Mauricio Pochettino was speaking in the heat of the moment, but his message was crystal clear. Manchester United had just beaten Tottenham in the FA Cup semi-final, consigning Spurs to another season of progress with no tangible reward. “More time” was needed, the manager insisted. Then came the caveat: “with me or another”.
The mask had not slipped; Pochettino was simply allowing himself to be viewed from a different angle. The general mood at Spurs was still positive, even with the inevitable disappointment of almost ending their trophy drought before falling at the penultimate hurdle. This setback would only drive these players and this manager to collective glory further down the line. But not if the project leader left before the work was completed.
The comments were pointed, barbed, sharp enough to rouse even Daniel Levy from his pre-transfer window slumber. Then Pochettino doubled down ahead of Tottenham’s final game of the season. “I have very clear ideas of what we need to do. I don’t know if the club will agree with me or not,” he said, stressing the “need to be brave” and “take risks”.
It was an ultimatum, and Tottenham responded in kind. Within 11 days the manager was handed a new contract, a remit to “achieve long-term, sustainable success,” and a reported budget of £150million with which to do so. Pochettino wanted a statement; it came with an exclamation mark.
Yet two months after challenging the establishment, Pochettino is toeing the party line. His recent declaration that new contracts for Harry Kane, Heung-min Son, Erik Lamela, Davinson Sanchez and Michel Vorm are “like signing five new players” is misleading at best, a peculiar change of tack from public demands for bravery or risk-taking. Trying to convince fans that extending your back-up goalkeeper’s deal is equivalent to buying a new player is a more difficult sell than Vincent Janssen for £20m.
There is sympathy. Burnley are the only other Premier League club yet to sign a single player this summer, and there has been a distinct lack of genuine speculation too. Anthony Martial would have been the ideal signing in a window where Jack Grealish is likely to be the best attainable option. But in terms of outgoings, the rumours have been rife. Toby Alderweireld and Danny Rose have made more appearances in gossip columns this summer than they did in the first team last season. The £150m budget has been replaced with a ‘sell to buy’ ethos.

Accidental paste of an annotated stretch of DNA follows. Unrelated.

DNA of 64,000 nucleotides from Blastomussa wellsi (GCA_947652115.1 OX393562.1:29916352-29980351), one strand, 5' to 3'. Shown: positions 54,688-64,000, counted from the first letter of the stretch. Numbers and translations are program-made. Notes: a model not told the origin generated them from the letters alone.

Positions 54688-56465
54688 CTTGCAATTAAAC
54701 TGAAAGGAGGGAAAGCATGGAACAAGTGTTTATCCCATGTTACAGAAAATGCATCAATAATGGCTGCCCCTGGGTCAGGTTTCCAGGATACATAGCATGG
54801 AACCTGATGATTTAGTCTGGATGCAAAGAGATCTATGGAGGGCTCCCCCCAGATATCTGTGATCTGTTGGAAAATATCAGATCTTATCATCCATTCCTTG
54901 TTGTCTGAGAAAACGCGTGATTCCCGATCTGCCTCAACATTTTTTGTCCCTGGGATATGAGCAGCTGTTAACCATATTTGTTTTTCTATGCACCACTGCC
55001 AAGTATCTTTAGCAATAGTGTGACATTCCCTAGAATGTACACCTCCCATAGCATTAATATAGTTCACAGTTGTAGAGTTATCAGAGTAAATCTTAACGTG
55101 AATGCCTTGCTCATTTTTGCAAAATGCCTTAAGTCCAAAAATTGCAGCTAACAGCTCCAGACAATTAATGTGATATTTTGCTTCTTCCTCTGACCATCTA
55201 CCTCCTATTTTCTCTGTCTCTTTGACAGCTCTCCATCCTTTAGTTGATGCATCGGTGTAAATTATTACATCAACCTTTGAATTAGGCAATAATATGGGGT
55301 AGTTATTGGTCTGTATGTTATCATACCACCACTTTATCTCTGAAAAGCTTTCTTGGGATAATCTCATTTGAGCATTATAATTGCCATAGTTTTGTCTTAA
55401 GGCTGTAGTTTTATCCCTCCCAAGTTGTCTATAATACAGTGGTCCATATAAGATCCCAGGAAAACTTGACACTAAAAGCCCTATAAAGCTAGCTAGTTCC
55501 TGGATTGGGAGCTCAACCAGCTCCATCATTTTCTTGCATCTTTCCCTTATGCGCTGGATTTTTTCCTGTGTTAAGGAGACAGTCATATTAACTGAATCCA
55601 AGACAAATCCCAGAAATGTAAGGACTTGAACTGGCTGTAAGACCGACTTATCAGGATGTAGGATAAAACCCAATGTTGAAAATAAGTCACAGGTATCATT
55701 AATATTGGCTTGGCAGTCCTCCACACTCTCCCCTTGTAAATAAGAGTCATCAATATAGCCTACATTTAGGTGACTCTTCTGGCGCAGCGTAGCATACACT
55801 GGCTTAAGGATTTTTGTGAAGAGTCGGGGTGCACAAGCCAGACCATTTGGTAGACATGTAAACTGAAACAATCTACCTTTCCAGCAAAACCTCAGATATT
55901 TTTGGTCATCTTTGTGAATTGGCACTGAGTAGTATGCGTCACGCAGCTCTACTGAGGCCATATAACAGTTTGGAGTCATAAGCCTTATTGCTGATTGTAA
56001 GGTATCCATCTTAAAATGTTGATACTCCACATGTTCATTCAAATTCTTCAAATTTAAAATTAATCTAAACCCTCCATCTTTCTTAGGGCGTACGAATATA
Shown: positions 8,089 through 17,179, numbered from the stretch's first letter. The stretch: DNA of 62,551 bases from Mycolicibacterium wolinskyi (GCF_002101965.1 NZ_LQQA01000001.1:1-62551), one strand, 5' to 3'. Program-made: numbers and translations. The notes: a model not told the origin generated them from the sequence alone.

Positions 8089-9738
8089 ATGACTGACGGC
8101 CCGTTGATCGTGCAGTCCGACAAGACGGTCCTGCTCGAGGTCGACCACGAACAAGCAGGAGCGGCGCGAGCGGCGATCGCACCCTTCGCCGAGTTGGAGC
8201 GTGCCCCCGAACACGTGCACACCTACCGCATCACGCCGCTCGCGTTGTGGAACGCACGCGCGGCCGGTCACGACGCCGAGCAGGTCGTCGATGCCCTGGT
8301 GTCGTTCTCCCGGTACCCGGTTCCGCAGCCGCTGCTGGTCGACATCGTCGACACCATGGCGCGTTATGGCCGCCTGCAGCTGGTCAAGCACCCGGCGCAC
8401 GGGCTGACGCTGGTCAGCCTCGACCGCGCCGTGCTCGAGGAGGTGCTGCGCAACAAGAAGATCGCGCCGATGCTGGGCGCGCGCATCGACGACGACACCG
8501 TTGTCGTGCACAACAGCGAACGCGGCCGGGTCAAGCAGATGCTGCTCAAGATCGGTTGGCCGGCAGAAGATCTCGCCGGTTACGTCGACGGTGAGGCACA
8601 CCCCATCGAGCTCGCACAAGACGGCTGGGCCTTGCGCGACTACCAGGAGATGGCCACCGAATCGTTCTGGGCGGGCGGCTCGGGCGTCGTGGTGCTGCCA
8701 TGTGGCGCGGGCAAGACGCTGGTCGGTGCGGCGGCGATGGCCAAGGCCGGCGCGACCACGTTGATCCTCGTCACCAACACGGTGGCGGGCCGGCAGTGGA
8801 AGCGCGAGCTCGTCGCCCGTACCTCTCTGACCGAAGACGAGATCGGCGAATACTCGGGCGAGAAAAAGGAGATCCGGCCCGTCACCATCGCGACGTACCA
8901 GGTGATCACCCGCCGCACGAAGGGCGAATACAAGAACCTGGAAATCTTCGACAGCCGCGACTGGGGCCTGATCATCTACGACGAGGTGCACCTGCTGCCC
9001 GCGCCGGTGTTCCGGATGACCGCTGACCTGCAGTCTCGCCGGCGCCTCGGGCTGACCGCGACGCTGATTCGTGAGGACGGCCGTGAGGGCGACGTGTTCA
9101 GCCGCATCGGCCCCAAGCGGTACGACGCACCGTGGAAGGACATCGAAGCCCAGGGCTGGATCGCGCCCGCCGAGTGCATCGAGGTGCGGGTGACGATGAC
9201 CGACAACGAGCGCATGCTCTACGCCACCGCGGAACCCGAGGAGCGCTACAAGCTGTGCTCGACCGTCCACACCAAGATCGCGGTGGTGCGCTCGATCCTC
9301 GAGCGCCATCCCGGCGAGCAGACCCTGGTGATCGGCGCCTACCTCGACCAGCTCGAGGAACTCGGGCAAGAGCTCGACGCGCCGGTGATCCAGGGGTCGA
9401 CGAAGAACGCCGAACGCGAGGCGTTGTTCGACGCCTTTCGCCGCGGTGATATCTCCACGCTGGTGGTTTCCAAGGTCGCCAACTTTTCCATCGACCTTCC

Combined with the fact that Tottenham players featured more often than any other at the World Cup, Pochettino is in an unforgiving position. When even Jose Mourinho is handing you one of his minuscule violins, you know the situation is ominous.
Yet this is not unfamiliar territory for Pochettino. Tottenham were the last club to bring in a new player last summer, Davinson Sanchez their first arrival on August 23. Spurs signed no players in the first 52 days of the window, and five in the last eight. There are 14 days left before this year’s deadline. If anything, complaints are ahead of schedule.
The only shame is that this was supposed to be different, the summer when Tottenham released the self-imposed shackles. It was the time to be ruthless, to look upon a first team with few obvious weaknesses yet still find chinks in the armour, areas to upgrade. That is what the very best clubs do, and Tottenham have earned that right.
Instead, they have chosen to place undue pressure on themselves and invited criticism. Pochettino’s ‘like five new players’ insistence stemmed from an answer to a question about transfer inactivity. It is a tiresome but avoidable pitfall that Tottenham strolled straight into. New deals for Kane, Son and Sanchez in particular laid the foundation for a positive window, but Spurs are running out of time to build on it.
It could work, and new players will surely arrive soon, but this still feels like an unnecessary gamble from a club refusing to change their ways. Tottenham heeded Pochettino’s call for “more time” last season; perhaps he should have asked for more flexibility and ambition too.